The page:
That’s what is interesting about Joan Osbourne’s song — God is riding a bus with us! That’s weird and cool and kind of crazy, right?
However, just because God was physically with us, we can never be found guilty of trying to pull God down to our fallen, human level. Isaiah 55:8-9 clearly tells us that God, the Most High God, is well above us in every way:
“For my thoughts are not your thoughts, neither your ways my ways.”
That didn’t stop when Jesus arrived. When Jesus came to Earth, He didn’t just fall into our fallen way of existence like He was on some cosmic Undercover Boss episode. He came as an example to show us how a physical man can, through faith and relationship with God, live the way we are called to live and accomplish what we are called to accomplish. He proved that, with the power of the Holy Spirit, the life God calls us to and promises us is actually possible and attainable. The word “gospel” means “good news.” And guess what? That’s the good news!
So, His physical manifestation on Earth and Him living victoriously in a fallen world shows us the game of life isn’t rigged against us. That, my friends, is a big deal.
Remember, though, that the word “with” goes a step further and communicates that there’s also a unification of purpose. In other words, think of it as if it says, “God is with us — and for us.” God is not just here riding a bus with us, or walking around judging us, or simply showing off how much better He is than us. No, the reason that He sent His son to be with us is that He’s actually rooting for us to win!
In Luke chapter 2, after Jesus is born, the angels announced:
“...Peace on earth and good will toward men.”
God’s willingness to physically send Jesus to us shows that there is no more enmity between God and Mankind. There is no more divide, no more anger, no more arms-length interaction. The angels could have just as easily announced, “Jesus is here! Everything is all good between God and His children.”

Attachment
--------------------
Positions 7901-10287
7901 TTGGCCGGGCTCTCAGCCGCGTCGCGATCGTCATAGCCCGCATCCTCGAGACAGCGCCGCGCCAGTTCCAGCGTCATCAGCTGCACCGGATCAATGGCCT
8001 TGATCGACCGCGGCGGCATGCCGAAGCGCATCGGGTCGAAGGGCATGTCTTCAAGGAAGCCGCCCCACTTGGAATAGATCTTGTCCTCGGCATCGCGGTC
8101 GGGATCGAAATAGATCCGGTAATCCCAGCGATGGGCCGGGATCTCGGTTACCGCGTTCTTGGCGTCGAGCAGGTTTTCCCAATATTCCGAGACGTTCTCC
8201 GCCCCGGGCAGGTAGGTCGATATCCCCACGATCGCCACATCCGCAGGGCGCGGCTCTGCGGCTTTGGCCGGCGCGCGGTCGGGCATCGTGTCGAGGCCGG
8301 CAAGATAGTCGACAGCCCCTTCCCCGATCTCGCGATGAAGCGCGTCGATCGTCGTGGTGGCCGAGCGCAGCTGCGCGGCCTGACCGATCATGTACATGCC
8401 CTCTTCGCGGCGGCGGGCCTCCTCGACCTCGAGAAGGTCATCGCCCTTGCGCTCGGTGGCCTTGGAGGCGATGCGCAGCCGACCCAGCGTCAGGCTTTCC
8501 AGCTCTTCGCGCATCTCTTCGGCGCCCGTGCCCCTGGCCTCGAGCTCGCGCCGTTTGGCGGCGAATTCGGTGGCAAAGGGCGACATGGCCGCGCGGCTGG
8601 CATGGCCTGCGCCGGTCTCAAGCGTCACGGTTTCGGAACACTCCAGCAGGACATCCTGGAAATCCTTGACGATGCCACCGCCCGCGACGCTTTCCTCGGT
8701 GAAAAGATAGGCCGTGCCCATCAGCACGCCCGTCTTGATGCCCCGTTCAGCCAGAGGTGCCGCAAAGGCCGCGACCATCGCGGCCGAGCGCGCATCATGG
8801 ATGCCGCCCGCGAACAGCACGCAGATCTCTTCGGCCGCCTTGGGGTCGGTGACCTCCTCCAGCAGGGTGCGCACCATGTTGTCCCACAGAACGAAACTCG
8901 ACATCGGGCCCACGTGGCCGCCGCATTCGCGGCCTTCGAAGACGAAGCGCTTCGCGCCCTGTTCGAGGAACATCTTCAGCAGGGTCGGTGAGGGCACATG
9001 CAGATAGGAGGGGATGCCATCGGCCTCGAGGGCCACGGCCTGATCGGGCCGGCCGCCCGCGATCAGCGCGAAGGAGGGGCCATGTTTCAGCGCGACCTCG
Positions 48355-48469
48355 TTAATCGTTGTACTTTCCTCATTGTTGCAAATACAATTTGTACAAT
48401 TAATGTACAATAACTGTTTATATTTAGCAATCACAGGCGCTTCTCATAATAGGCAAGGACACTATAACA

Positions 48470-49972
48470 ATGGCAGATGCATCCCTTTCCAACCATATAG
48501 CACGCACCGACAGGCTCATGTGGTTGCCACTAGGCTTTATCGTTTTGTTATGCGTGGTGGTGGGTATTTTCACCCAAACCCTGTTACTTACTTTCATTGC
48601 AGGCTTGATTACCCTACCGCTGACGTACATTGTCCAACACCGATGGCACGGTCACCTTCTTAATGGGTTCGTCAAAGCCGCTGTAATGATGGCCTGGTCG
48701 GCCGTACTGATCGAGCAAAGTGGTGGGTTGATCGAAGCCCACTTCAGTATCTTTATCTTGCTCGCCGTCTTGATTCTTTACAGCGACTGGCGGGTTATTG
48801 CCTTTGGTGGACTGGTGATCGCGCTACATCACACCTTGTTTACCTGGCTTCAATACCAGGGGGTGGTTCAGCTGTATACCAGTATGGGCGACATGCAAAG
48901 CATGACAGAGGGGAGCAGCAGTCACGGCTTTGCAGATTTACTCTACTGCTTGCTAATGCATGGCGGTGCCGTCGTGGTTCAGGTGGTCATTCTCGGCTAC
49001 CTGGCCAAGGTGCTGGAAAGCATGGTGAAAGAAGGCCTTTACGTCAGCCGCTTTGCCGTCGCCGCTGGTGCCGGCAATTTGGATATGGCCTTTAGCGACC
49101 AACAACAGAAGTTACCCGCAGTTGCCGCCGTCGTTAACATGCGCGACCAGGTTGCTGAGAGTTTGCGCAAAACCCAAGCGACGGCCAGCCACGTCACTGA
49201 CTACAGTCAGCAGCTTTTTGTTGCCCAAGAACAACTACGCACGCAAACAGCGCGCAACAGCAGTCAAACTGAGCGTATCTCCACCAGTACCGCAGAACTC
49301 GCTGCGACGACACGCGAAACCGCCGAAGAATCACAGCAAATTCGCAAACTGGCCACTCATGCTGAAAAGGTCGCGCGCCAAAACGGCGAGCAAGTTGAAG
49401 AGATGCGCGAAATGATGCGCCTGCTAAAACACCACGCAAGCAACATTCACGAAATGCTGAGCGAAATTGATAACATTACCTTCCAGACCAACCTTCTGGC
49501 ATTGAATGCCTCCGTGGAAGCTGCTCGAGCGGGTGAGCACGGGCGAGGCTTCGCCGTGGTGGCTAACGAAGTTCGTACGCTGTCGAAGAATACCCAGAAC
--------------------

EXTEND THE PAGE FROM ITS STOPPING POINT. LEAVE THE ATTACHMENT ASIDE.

Again, Hebrews 13:5, says today — not 2,000 years ago — God is constantly with us. However, depending on your view of God, that may not be a good thing. If your view of God is that He is still angry at you, judging you and just waiting to slap you down with a cosmic backhand the first time you mess up, you (justifiably) probably don’t want God with you. But once you understand that God sent Jesus (and then His Holy Spirit) because He not only wanted to give us a blueprint on how to live, but also because He wants us to know what He’s constantly rooting for us, it changes your perspective on His presence.
God with us means that the Creator of the Universe is cheering us on, giving us tips and advice, consoling us when we’re sad, lifting us up when we fall, protecting us when we’re in danger and teaching us new things so that we can succeed. God with us means that He’s not hovering above us; He’s beside us, united with us in purpose and commitment. He’s on our team! When you are conscious of His presence in this light, you will experience a peace that gives you rest, joy inexpressible in your spirit and a power that nothing in this world can offer.
“God with us” doesn’t mean that “God is just like us.” It doesn’t mean that He’s a slob on a bus going home after a long day’s work. Instead it means that “God is better than us, but is here anyway, helping us and loving us and showing us how life is actually done.”
Admittedly, this doesn’t make as hooky of a song melody. But, for me, I’ll make that truth over a hook any day of the week.